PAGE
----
A post ban is enforced automatically, and only prevents posting questions or answers. It is invisible to others. Moderators cannot manually impose a post ban.

How do I avoid getting a question ban?

Read the pages in the Help Center, particularly those about asking and the Stack Exchange model. Investigate and search before you ask. Put some effort in your questions.

All questions are expected to be on-topic, show research effort, and have some value for later visitors too. So if many of your questions do not get answered, are downvoted, closed, or deleted by yourself or the community, then apparently they did not meet the required quality. Be sure to understand why that happens, and learn from that. Don't simply repost the same question again.

If you're not sure what qualifies as a "good question", there are some hints and tips available:

To learn about formatting:

How long do I have to wait before I can post again? What can I do to release the ban? How can I reactivate my account?

Automatic bans never expire or "time out." This means that you cannot simply wait for a certain amount of time. If you do not take action, you will never be allowed to post again. The only way for the ban to be lifted is by contributing positively to the site in other ways.

Moderators cannot lift the ban.

Before you do anything else, fix your existing posts! As noted above, downvotes cast by the rest of the community factor into the ban - so the single best thing you can do to get it lifted is to address any objections raised by others. Were your past questions unclear? Did they fail to show any effort on your part? Poorly worded, titled, formatted, and overly long or short? Then fix them!

Note the emphasis on fixing. Do not delete your posts. As explained above, deleted questions (if less than 30 days old when deleted) do still count towards the question ban. Deleting your posts does not help to lift the ban. Only fixing does! Under some conditions you can see a list of your own deleted questions and answers.

Do note that rewriting an existing post into a substantially different post is frowned upon. Negating or invalidating existing answers is not desirable either. The fixed post should fundamentally be about the same issue and topic, and the existing answers should still apply to it.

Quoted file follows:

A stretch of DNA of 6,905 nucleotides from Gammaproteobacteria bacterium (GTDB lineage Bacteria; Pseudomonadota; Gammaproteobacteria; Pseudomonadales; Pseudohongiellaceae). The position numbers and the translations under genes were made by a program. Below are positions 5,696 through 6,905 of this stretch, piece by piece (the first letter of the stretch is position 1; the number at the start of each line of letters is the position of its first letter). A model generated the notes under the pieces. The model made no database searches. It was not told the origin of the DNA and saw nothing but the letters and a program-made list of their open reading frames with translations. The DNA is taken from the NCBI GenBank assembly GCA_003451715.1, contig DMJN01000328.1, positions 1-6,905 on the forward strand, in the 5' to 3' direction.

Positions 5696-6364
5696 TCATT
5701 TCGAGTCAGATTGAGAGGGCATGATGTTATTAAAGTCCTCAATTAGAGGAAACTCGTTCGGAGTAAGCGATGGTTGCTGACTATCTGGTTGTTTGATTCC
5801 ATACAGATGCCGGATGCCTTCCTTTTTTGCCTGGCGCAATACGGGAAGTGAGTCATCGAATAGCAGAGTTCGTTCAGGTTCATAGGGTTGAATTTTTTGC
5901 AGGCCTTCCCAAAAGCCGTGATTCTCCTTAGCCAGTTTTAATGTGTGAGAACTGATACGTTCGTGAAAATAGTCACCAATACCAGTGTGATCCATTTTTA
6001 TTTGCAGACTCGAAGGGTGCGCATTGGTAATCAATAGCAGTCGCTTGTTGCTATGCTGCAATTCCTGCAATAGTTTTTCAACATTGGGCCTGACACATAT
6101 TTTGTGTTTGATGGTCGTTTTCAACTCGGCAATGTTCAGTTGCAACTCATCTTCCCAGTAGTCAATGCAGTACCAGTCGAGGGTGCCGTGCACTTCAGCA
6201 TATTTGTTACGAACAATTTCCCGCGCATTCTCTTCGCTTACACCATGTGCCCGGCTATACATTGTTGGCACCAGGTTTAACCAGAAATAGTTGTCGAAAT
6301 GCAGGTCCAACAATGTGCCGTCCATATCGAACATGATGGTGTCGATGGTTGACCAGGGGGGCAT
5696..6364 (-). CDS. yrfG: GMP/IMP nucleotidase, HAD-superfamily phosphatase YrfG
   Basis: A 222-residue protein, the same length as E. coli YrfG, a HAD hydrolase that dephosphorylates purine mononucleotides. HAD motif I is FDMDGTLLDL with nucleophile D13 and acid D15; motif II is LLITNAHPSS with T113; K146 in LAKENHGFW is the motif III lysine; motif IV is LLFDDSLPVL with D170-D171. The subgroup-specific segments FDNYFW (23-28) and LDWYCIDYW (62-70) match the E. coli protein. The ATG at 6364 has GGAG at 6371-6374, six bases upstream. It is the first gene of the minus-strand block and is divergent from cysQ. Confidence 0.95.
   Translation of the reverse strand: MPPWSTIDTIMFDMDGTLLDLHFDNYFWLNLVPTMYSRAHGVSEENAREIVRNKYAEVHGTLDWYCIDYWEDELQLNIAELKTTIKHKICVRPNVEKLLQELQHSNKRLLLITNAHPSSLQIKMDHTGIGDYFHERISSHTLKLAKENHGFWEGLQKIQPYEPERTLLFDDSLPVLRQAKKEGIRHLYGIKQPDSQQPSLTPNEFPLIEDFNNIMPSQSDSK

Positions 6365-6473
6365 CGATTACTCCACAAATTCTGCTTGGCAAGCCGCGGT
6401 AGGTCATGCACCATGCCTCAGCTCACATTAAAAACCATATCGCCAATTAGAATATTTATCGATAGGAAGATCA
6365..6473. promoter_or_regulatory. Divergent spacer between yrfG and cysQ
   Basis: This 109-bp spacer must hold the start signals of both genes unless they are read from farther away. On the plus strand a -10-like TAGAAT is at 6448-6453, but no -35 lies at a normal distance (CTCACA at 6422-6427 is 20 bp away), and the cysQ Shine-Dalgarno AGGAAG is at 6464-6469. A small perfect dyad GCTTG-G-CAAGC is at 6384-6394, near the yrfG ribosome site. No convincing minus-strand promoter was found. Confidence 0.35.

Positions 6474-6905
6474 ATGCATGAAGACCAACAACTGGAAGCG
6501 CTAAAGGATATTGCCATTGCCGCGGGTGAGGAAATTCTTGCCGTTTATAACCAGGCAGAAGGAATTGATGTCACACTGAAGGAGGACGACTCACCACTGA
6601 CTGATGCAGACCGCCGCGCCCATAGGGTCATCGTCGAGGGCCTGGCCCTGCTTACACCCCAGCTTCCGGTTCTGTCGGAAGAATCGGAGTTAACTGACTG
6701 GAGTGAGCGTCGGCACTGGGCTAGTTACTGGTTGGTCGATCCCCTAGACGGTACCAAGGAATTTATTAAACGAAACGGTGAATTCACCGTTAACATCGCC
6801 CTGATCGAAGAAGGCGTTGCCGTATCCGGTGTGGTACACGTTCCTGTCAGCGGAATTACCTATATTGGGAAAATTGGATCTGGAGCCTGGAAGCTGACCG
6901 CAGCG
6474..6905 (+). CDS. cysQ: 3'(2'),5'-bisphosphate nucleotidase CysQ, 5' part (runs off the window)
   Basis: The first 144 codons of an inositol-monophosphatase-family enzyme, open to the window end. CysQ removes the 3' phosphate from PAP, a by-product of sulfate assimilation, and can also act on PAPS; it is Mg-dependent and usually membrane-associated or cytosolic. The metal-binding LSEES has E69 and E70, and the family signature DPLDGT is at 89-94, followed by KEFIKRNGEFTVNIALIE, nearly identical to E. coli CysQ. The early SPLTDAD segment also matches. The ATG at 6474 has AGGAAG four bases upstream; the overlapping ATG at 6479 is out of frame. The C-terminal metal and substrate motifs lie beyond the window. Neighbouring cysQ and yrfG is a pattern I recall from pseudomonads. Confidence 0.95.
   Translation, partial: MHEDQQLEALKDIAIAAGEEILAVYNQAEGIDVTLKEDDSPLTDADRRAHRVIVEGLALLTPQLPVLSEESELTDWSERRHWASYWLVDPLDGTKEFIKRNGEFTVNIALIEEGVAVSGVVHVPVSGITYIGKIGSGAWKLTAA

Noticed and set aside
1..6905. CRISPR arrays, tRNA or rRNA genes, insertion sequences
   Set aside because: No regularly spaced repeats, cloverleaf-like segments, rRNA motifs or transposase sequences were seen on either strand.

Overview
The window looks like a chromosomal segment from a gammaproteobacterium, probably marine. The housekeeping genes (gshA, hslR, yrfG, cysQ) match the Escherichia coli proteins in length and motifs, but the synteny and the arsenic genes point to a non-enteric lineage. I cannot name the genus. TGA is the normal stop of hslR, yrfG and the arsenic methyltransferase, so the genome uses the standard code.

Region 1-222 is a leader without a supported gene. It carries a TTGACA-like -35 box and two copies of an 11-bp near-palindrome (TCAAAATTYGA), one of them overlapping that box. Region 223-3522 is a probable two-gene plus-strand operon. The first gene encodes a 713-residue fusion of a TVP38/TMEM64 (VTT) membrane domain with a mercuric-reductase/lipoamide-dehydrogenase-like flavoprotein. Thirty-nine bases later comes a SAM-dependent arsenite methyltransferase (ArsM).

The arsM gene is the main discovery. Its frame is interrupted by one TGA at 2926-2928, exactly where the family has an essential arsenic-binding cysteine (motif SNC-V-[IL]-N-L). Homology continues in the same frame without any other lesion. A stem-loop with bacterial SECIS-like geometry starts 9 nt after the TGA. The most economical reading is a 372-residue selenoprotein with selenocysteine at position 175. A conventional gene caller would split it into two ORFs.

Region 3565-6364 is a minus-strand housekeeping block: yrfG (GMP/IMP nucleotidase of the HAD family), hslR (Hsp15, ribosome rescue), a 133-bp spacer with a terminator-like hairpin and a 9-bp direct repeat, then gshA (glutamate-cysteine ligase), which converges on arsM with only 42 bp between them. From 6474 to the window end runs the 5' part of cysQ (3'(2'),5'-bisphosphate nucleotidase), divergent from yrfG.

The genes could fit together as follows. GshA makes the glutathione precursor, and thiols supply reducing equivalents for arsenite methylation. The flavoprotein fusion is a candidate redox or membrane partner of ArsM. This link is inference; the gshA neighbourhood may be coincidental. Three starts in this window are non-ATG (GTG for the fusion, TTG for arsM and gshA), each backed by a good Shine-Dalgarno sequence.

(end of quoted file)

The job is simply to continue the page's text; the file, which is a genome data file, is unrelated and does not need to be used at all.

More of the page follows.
If you're unable to improve your existing questions, you'll get the chance to ask one new question 6 months after your last question. If that question is positively received, you may be able to continue asking questions; if not, then the ban will be reinstated.

If you are banned from asking questions, then writing a few quality answers that get upvoted might enable you to ask questions again. But as the internals of the filter are secret, there is no way to know for sure.

If you really, really think the ban is an error, then email the team directly using the "contact us" link provided at the bottom of every page. But note that reactivation of banned accounts is not a high priority.

Can I simply create a new account?

No. The automatic ban is at a lower level than account.

I'll just ask somewhere else on the SE network, and they'll migrate my question to the correct site!

Migrations are not possible if your account is banned from asking questions on the destination site. The question will simply be closed as off topic, but not migrated.

Does this apply to meta sites too?

Yes, but the threshold of votes in the auto ban calculation is reduced because on meta sites, downvotes are often used to indicate disagreement rather than bad quality.

My account is in good standing. Why am I still blocked?

The ban also takes in account the IP address. If you browse from a shared computer, or from a location that gives the same IP address to many end users, it's enough that another user who was banned or triggers the ban may affect other users accessing from the same location.

To help rectify this, browse from a different location.

  • 5
    This post keeps getting comments from users trying to figure out how to get unbanned, so I'm going to lock it. If something needs to be edited, flag for moderator attention. If you're trying to figure out how to get unbanned, everything you need to know is already present in the post above; there's nothing else we can tell you. – user102937 Jul 30 '12 at 16:12